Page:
Photo by Alan Bisson

THE CANVAS: Traces of ancient volcanoes, Pacific Northwest woodlands

THE PALETTE: Harvested basalt boulders, candlelike lighting, a bridge between cultures

THE MASTERPIECE: A mirroring pond, soft waterfalls, the quiet resonance of a Japanese style garden

When landscape designers Kathy Swehla and Clayton Varick realized their clients’ entire yard was composed of basalt boulders from ancient lava flow, they came to only one conclusion: Haul in even more rock.

“To solve the problems of the house’s elevation and bedrock challenges, we dramatically altered the shape and grade,” Swehla says. They ordered 350 tons of weathered basalt boulders, 800 yards of soil and an equal number of yards of gravel and road rock to build the water garden.

The Cheney, Wash., family, who is second and third-generation Japanese, wanted a natural waterfeature with Asian touches. They thought it would complement the nontraditional Japanese house that was being built simultaneously.

“His wife is actually Italian, but she was more interested in having a Japanese theme,” Swehla says. Rather than adhering to the strict rules of a Japanese garden, which Swehla says requires years of intense study, the family wanted a casual setting and waterfeature to mimic the style.

The result? A horseshoe-shaped pond that extends approximately 110 feet from one end to the other, with a 6-foot waterfall and concrete drive-over bridge. The area is accented with Asian overtones, from design to plantings. The family walks downhill to the pond rather than straight across the lawn, which Swehla says gives a feeling of leaving the home and entering a place of solitude.

“You feel like you’re moving into a more natural setting toward the forest, where there’s a lot of sound from the water,” Swehla says. “Because it’s lower than the house, it also blocks out all the other road sounds.”

A bed of basalt

The basalt sat within 6 to 12 inches of the soil surface throughout most of the site, which created problems for utilities, irrigation, excavation and piping. Varick built cliffs out of the weathered basalt boulders that had been hauled in to support the home’s foundation. He used one of the cliffs to construct the waterfall.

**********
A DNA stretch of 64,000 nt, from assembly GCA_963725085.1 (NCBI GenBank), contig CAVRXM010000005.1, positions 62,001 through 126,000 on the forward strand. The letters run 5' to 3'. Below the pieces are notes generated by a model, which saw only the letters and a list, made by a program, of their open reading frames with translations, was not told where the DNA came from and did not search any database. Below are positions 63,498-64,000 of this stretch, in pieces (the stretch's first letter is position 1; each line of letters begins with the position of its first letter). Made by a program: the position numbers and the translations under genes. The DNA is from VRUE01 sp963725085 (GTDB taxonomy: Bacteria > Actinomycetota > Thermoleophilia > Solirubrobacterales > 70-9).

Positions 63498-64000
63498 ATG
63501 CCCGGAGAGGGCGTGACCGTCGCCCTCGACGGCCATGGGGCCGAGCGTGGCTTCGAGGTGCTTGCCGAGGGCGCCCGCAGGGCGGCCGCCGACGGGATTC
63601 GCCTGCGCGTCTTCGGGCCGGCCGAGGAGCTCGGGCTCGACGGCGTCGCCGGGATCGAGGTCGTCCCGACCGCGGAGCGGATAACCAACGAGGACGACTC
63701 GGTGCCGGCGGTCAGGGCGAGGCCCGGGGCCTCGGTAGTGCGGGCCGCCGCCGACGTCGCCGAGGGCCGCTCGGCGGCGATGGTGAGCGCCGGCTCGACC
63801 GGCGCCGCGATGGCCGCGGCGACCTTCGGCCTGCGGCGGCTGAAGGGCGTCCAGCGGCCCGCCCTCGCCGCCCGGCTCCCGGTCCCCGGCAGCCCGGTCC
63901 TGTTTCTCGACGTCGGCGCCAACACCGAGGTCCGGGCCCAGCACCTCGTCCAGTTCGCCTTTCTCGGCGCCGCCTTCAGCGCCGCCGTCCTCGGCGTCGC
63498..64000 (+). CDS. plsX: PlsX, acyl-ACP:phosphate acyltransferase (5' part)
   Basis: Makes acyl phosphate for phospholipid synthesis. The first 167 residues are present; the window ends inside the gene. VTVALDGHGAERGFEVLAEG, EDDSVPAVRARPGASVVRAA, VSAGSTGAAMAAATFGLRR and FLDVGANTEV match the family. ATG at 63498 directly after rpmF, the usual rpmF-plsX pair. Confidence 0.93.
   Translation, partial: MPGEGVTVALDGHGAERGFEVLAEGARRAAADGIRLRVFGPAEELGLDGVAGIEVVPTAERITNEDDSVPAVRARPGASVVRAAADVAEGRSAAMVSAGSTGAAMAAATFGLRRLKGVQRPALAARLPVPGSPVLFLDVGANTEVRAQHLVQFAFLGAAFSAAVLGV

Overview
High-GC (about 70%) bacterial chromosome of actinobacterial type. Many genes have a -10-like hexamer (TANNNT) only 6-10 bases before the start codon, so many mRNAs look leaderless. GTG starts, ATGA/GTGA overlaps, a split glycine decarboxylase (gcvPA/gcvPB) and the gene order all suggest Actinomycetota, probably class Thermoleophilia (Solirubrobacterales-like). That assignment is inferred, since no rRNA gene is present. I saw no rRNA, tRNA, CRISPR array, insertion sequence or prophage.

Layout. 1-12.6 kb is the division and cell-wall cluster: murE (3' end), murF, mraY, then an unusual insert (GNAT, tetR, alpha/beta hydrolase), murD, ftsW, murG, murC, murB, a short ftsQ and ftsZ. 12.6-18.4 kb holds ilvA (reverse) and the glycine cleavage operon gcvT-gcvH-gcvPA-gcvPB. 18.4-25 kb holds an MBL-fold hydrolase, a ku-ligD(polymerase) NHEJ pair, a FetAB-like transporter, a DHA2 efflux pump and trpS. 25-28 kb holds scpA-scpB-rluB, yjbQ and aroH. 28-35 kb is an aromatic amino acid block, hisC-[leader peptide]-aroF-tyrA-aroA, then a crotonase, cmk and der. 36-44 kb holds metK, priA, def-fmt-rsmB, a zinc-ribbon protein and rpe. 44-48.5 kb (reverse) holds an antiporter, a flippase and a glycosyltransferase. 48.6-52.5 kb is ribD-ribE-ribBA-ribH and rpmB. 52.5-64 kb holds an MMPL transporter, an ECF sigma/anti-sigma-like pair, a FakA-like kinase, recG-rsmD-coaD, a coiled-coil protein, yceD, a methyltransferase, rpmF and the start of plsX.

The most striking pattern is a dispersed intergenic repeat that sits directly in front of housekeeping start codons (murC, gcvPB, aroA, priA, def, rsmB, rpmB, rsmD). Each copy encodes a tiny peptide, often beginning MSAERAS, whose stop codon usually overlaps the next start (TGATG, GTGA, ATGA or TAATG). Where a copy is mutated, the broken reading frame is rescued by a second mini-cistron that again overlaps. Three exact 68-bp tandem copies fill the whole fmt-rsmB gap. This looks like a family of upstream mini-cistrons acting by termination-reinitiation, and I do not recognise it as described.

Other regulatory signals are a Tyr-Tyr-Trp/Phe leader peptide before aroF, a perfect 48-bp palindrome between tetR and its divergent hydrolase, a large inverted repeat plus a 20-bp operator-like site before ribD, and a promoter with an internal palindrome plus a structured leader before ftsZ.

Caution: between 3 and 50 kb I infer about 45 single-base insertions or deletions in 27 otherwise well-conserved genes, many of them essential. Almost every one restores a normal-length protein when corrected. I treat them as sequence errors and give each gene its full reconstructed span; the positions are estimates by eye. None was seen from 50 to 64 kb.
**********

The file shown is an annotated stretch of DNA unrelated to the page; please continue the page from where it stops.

For overflow protection, Varick installed a float-controlled pump instead of a gravity-fed line. The homeowners monitor the waterfall flow from within the residence. An additional jet was fitted within the pond to stir the water.

The bridge had just three requirements: It needed to maintain the waterfall’s height, be constructed without employing engineers and stay within budget. Varick used a prefabricated concrete box culvert to build the bridge. It was filled to within 4 feet from the top, then concealed with boulders and acid-etched, colored concrete.

To create an Asian-inspired look, Swehla and Varick selected a 5-foot-tall, 24-foot-long tubular steel railing designed in a traditional Japanese arch form. At least 50 different varieties of plantings found in Japan were used in the landscaping.

Bright ideas

At night, the area is illuminated by soft lighting. The designers installed an uplight on the waterfall and two submersibles within the pond, as well as built-in fixtures covered with stained glass on the bridge’s columns. The lighting cost $10,000. “It’s got a wonderful glow,” Swehla comments.

The family enjoys picnicking next to the waterfeature, she adds. The kids and dogs play in the water from time to time, too. The property runs right into the Turnbull National Wildlife Refuge, where migratory birds and other creatures visit on occasion.

“It’s a wonderful site where you feel like you’re in the woods, yet it’s a beautiful home with a lawn,” Swehla says. “The waterfeature captures your attention and becomes the focus.”

Photo by Alan Bisson

Kathy Swehla, senior designer, and Clayton Varick, landscape architect, Land Expressions, LLC, Mead, Wash.